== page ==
cessing times, denoted by pi ai or pi ai bi,where pi ai, if si6 di; pi ai bi, otherwise.When the parameter di is considered, only themakespan and ow time problems have been

considered in the literature.To approximate the learning eect, Cheng et al.

(2003) studied a model with piecewise linear de-

creasing processing times, denoted by pi ai biminfsi; dig. In this model, if a task startsbefore or at di, its processing time decreases withits starting time linearly; otherwise, the decrease of

T.C.E. Cheng et al. / European Journaits processing time is a constant bidi. Bachman et al.for the model pi bisi, where e is a given smallpositive number.

For the model pi ai or pi ai bi, all pa-rameters are assumed to be integers. For the other

models, the normal processing times ai are as-sumed to be integers. Since the deteriorating rates

bi are rational numbers in most practical cases andthe actual processing times are always greatly af-

fected by some exponential terms of the corre-

sponding deteriorating rates, the other parameters

are allowed to be positive rational numbers.Discussions and justications for these as-

sumptions are provided in the remainder of this

paper when necessary. Table 1 presents a list of the

dierent models that have appeared in the litera-

ture, along with the corresponding references. Fig.

1 illustrates the time-dependent function of each

model.

3. NP-complete problems

The NP-complete results for the class of clas-

sical scheduling problems have been well re-

searched and surveyed in several papers and

books, for example, Rinnooy Kan (1976), Graham

et al. (1976) and Lawler et al. (1993). However, thetime-dependent scheduling problems present quite

dierent boundaries for the computational com-

plexities of the problems. In this section, we in-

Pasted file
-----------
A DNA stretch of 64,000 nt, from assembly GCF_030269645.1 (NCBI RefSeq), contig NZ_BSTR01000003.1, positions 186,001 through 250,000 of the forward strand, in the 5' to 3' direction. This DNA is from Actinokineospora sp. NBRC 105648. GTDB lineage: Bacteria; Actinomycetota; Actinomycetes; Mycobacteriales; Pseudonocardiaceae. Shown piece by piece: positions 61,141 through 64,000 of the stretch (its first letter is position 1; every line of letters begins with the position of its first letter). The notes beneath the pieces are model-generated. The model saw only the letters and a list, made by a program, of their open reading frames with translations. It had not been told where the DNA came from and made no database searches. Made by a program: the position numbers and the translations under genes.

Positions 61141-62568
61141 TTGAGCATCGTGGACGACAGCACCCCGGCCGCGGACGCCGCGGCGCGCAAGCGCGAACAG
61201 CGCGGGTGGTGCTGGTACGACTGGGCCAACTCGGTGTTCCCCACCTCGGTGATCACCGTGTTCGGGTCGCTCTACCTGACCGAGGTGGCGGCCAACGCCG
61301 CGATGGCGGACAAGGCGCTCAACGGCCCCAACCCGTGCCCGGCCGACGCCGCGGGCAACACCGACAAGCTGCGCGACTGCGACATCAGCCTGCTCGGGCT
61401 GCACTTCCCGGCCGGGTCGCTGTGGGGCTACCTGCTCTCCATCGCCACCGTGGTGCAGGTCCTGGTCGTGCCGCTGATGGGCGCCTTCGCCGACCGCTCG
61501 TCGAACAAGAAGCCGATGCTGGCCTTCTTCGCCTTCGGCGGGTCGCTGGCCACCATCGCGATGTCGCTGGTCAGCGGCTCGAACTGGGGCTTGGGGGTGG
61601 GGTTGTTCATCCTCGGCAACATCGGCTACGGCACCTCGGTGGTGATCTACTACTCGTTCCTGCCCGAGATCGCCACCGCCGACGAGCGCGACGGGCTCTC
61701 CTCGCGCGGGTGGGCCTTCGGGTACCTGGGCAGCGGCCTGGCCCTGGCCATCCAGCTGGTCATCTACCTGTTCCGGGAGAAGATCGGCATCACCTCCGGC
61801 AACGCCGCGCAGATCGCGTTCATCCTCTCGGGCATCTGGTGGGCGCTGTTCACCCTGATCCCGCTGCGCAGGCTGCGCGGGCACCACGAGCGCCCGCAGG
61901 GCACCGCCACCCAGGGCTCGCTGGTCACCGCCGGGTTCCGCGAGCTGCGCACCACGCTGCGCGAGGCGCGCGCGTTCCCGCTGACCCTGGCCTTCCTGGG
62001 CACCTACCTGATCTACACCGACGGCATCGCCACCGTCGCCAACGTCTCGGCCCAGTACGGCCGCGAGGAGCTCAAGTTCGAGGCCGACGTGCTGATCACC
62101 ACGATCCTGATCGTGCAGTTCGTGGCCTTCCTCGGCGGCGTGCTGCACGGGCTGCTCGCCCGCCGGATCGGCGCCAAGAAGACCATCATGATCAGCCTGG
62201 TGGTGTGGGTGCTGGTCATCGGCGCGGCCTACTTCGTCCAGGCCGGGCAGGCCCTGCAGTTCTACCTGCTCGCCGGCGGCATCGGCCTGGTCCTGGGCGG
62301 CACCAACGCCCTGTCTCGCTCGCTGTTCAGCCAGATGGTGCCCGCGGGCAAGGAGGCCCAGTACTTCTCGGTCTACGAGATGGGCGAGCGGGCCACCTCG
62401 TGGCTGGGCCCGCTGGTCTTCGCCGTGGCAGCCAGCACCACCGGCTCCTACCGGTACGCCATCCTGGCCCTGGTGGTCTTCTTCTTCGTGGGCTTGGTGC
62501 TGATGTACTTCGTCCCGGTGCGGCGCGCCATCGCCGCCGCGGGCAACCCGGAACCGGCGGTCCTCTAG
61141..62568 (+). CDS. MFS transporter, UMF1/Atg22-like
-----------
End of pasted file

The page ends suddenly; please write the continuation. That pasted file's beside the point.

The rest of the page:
troduce the new scheduling results, starting from

the simple models and gradually progressing to(2002b) investigated the model pi ai bisi, illus-trating with an example where a worker gains

knowledge and skills when assembling a large

quantity of similar products.

For the models pi ai bisi and pi ai biminfsi; dig, if bi > 1, then some performancemeasures become nonregular. If ai < bidi, then theactual processing time may reduce to 0. To avoid

these unrealistic and uninteresting cases, we as-sume that 0 < bi < 1 and ai > bidi for these twomodels. For the case without the deadline restric-

tion, we assume ai > biP

aj. For the model

perational Research 152 (2004) 113 3their generalizations.

7), Gu

, 1996

d Pan

; Hsie

wiejn

upta

nd va

and

l of OTable 1

Time-dependent scheduling models and references

Model References

pi ai bisi Gupta et al. (198(1991, 1994, 1995

Gawiejnowicz an

1999, 2000, 2003)

Kononov and Ga

pi maxfai; ai bisi dig Kunnathur and G(1998), Kubiak a

pi ai or pi ai bI Sundararaghavan

4 T.C.E. Cheng et al. / European JournaIn the literature, studies involving multiple

machines or shops center around the two models

pi bisi and pi ai bisi. For the model pi bisi,Mosheiov (1994, 1998), Chen (1996) and Mos-